I wrote two books on two very different topics—clutter clearing and cancer coping. As one author, I am still trying to fit the two together. I am not sure they always do. My clutter clearing book touches on the commonality we share in trying to manage and organize all the extraneous stuff that creeps into our lives and it offers lots of seasonally organized suggestions to help work through clutter, sometimes with a touch of humor. It is a book on household organization written by a younger and, frankly, more OCD me who tells her funny clutter stories.

Cancer, on the other hand.. Hmm. Not so funny, and yet, there is humor in cancer too. Maybe cosmic humor, but from our perspective, cancer is just not that funny. Okay, it was funny the morning my husband and I were getting ready at our bathroom sinks and my head was bald as a baby’s bottom and he turned to me with his hair gel container and told me to get more the next time I was at my hair stylist’s.

It was also funny on a family trip to Wisconsin during my “chemotherapy summer,” that my daughter who wasn’t quite legal drinking age in Minnesota could legally have a beer in Wisconsin because she was with us, her parents, but I wasn’t drinking because of my chemotherapy. Have you had negative life experiences that had a little humor in them too? Maybe just a little?

My second book “Cancer Survivorship Coping Tools” honestly shares both of my cancer journeys and offers a variety of tools to help cancer patients and the people who love them cope with their cancer diagnosis. I wrote the book that I wish someone could have handed to me at the time of my breast cancer diagnosis, my first cancer diagnosis.

Both books, I suppose, ultimately deal with focusing on priorities and getting better at letting go of the rest of the “stuff of life.” I tried to go through my cancer honestly and I wrote about my cancer honestly. I decided it was best, given lemons, to try to make lemonade. I compiled the emotional coping tools I was learning as I journaled through cancer. I wanted to help other survivors and their loved ones from diagnosis, through active treatment, and after active treatment. Have you worked to find lemonade in the lemons that life has thrown at you? Have you tried to help others based on what you learned from the experiences? Do you keep any lemons hanging around in your home, your mind, or your life?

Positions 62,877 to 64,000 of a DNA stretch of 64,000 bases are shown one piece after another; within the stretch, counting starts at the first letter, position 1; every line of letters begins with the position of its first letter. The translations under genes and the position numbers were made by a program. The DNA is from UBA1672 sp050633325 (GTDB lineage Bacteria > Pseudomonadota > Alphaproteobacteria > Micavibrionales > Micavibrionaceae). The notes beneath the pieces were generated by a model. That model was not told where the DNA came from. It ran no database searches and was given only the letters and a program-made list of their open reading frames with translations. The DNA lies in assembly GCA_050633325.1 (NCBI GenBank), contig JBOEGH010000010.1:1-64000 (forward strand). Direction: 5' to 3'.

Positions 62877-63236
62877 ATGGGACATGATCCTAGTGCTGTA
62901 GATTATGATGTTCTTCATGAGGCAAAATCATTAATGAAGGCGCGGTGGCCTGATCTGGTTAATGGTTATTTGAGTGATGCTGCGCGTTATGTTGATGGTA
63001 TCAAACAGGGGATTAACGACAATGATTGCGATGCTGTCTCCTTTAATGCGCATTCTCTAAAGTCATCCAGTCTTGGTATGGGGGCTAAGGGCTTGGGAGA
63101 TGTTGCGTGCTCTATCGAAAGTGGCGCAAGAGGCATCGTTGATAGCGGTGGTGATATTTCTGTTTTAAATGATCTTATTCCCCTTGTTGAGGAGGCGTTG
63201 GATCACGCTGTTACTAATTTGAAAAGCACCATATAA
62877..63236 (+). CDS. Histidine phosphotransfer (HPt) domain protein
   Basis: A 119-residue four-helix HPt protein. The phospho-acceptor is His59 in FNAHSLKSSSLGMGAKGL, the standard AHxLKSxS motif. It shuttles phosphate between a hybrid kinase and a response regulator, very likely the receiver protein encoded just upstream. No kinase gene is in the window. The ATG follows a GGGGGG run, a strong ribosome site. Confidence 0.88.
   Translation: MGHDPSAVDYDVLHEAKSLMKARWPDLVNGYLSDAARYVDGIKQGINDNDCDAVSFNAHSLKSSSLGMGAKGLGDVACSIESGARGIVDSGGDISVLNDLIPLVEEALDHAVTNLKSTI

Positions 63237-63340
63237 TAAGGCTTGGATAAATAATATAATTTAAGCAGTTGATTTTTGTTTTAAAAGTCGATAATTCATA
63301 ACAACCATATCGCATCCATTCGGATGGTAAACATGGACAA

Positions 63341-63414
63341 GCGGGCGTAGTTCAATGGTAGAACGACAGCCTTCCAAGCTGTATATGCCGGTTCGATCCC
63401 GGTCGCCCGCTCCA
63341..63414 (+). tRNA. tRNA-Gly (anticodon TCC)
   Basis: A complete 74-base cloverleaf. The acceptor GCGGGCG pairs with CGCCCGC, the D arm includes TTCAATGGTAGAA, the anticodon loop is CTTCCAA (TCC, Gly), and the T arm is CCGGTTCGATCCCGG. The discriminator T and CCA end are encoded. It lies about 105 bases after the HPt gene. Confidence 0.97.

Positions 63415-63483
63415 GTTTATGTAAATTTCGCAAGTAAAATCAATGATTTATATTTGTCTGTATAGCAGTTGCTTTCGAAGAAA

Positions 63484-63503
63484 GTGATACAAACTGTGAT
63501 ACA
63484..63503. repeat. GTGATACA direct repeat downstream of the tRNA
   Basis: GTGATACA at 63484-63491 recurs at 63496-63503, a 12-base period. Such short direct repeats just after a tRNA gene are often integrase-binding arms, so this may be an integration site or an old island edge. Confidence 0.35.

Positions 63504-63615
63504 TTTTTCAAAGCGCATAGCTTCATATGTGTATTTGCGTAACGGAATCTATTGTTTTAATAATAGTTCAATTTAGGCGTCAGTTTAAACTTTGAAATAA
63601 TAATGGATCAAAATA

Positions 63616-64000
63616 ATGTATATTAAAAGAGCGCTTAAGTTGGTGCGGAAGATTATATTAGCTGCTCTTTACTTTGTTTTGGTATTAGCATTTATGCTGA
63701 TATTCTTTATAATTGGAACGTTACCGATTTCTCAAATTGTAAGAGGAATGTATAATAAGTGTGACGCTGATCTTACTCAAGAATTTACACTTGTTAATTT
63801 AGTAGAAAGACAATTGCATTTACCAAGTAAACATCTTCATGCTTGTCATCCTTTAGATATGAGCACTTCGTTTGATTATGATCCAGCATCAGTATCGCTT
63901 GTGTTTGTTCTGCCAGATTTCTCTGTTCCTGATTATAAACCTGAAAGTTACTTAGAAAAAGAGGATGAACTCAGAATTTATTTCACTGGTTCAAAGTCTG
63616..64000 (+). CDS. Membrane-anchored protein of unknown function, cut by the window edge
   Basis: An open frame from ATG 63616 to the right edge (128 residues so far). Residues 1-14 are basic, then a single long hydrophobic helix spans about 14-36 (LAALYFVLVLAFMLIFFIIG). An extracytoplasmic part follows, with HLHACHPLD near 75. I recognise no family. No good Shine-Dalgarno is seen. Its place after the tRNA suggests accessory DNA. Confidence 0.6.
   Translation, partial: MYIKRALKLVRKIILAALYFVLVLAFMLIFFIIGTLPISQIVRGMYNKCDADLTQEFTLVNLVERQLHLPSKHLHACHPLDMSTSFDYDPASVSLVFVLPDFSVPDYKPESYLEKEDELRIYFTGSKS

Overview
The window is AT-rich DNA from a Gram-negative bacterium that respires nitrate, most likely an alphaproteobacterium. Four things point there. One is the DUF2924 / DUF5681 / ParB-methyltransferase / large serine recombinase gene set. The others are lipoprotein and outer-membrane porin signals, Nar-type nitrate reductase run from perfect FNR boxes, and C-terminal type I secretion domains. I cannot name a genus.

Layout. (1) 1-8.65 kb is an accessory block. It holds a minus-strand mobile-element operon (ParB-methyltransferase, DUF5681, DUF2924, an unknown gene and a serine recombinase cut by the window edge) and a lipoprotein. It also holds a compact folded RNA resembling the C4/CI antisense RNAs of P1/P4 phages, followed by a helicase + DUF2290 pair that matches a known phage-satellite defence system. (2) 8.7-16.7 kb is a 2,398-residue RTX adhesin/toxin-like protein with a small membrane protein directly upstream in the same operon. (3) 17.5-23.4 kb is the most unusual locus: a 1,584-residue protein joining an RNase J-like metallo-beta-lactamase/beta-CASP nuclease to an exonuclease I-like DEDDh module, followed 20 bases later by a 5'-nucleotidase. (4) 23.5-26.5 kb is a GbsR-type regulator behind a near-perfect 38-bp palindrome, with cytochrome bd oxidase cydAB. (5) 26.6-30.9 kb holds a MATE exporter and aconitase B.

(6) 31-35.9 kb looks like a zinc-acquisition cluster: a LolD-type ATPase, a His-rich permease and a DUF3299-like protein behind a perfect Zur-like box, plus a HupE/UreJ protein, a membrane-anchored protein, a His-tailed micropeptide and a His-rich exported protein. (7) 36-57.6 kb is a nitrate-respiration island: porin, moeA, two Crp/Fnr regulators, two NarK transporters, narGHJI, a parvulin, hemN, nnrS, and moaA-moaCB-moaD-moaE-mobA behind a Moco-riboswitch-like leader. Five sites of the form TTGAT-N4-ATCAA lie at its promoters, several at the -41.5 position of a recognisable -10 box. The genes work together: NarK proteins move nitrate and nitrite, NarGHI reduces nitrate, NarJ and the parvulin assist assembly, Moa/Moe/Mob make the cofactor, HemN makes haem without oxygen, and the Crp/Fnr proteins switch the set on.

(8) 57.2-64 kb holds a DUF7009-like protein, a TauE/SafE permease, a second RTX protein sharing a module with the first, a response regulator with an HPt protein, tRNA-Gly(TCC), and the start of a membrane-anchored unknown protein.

In truth, there were a lot of tears and fears for me with cancer, but I decided that both the courageous graceful people and the tears and fears cancer patients get through their treatment. Both, whether they share it outwardly or not, live with some degree of fear of recurrence and with this uncertainty for the rest of their lives. How can we cope for life with that or other consequences of negative life events?  Whatever that has been for you in life so far—a failed job, relationship, or difficult illness, there are probably reminders of it in your home.

Clear any negative clutter: Part of getting through cancer, was putting the cancer supplies away, maybe gradually or maybe all at once, but do put negative reminders away. Yes, I worry that I might need the wig and other things again, but at one point, I literally had the box of cancer supplies on a high shelf in my closet—that meant that every day, for weeks, those items were literally hanging over my head. Think about that. Sometimes it is extremely helpful to put the visual reminders away! Don’t leave reminders from negative life experiences actually hanging over your head! You deserve better. Do this for yourself.

How to weed out negative stuff: If medications were involved in your negative life event, safely and properly dispose of unused and expired medications. Clear out cancer/relationship/job paraphernalia that you don’t care to keep. Do save medical records in case you need the information down the road. Do properly store wigs, records, and any other supplies and information that you want to hang on to “just in case.” Store the keepers in a place that isn’t too hot or cold or damp or dry, but store them in a place you don’t see regularly like under the stairs or on a shelf in an out-of-the-way corner.

Limit the space for negative reminders in your home: Move forward with the other aspects of your life when you can. Yes, negative stuff, like cancer for me, was and is part of your life and you can choose here. Don’t give negative stuff real estate in your mind or your heart or your life or in your home! You can do this!


Barbara Tako is a clutter clearing motivational speaker and author of Clutter Clearing Choices: Clear Clutter, Organize Your Home, & Reclaim Your Life (O Books, 2010), a seasonally organized book of clutter clearing tips that readers can pick and choose from to fit their personal style and needs. She also is a breast cancer and melanoma survivor who wrote Cancer Survivorship Coping Tools—We’ll get you through this.

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